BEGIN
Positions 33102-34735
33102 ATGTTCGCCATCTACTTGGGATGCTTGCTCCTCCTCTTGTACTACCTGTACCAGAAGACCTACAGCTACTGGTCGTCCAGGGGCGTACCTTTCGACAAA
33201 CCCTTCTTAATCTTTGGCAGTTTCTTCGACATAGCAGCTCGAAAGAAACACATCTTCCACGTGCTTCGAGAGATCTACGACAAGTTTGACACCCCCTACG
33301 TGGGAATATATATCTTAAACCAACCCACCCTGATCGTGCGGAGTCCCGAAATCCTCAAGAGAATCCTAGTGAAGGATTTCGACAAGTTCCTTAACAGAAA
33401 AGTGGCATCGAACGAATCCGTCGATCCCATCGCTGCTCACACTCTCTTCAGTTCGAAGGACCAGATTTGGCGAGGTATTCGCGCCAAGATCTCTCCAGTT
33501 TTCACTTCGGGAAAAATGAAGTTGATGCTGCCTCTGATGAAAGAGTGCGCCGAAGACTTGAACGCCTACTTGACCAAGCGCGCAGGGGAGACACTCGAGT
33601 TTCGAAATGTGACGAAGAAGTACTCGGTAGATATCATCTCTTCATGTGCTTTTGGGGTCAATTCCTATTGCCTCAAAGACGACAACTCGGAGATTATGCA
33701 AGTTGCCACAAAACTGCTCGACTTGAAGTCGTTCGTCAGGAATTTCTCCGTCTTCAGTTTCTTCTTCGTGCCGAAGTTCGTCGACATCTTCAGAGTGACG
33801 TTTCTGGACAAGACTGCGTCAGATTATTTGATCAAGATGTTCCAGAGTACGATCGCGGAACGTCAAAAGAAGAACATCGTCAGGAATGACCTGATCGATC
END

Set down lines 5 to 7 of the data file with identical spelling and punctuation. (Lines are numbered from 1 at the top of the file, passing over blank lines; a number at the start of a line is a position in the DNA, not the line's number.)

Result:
33401 AGTGGCATCGAACGAATCCGTCGATCCCATCGCTGCTCACACTCTCTTCAGTTCGAAGGACCAGATTTGGCGAGGTATTCGCGCCAAGATCTCTCCAGTT
33501 TTCACTTCGGGAAAAATGAAGTTGATGCTGCCTCTGATGAAAGAGTGCGCCGAAGACTTGAACGCCTACTTGACCAAGCGCGCAGGGGAGACACTCGAGT
33601 TTCGAAATGTGACGAAGAAGTACTCGGTAGATATCATCTCTTCATGTGCTTTTGGGGTCAATTCCTATTGCCTCAAAGACGACAACTCGGAGATTATGCA